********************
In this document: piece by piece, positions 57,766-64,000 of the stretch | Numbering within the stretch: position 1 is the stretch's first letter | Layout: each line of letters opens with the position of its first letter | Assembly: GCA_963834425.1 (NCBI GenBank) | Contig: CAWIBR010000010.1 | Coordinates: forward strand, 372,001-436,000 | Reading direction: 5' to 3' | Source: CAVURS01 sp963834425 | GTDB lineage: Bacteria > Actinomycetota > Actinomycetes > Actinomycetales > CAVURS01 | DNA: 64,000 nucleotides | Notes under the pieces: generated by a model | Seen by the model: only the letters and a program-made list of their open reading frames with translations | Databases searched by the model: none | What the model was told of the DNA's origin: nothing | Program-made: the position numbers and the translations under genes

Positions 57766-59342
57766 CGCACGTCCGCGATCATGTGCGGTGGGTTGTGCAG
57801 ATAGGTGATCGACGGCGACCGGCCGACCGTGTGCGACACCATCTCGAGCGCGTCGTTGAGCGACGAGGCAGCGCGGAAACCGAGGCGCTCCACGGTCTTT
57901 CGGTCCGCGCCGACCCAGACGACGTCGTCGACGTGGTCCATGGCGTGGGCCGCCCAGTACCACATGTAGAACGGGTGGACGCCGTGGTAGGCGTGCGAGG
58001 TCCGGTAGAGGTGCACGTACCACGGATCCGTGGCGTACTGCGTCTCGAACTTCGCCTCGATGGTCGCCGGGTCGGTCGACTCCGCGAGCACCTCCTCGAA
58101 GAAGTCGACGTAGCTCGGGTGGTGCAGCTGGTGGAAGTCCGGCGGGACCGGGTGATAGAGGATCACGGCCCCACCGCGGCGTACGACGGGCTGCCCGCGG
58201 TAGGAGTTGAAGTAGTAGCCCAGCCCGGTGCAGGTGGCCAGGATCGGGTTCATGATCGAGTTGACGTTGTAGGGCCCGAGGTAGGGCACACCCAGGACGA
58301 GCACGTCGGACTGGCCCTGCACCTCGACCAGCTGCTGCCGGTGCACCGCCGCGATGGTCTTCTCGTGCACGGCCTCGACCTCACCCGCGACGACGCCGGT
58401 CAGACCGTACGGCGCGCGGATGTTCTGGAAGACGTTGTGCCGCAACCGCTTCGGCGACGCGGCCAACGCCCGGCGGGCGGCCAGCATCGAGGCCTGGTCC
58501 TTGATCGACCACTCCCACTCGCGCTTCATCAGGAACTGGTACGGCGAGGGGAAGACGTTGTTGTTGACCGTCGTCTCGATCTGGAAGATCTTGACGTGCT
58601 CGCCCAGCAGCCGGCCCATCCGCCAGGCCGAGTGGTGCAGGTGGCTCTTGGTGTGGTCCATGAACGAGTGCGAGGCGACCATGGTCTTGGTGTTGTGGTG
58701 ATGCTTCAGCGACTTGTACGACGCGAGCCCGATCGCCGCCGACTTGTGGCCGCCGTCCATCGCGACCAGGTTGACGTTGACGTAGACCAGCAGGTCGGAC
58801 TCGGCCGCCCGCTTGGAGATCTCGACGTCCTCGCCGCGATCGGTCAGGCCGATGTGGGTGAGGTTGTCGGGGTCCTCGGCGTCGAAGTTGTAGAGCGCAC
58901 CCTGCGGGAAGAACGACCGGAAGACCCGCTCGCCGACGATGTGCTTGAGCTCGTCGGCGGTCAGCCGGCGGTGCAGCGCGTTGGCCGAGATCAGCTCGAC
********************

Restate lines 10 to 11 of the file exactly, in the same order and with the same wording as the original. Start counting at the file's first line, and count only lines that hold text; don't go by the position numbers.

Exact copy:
58401 CAGACCGTACGGCGCGCGGATGTTCTGGAAGACGTTGTGCCGCAACCGCTTCGGCGACGCGGCCAACGCCCGGCGGGCGGCCAGCATCGAGGCCTGGTCC
58501 TTGATCGACCACTCCCACTCGCGCTTCATCAGGAACTGGTACGGCGAGGGGAAGACGTTGTTGTTGACCGTCGTCTCGATCTGGAAGATCTTGACGTGCT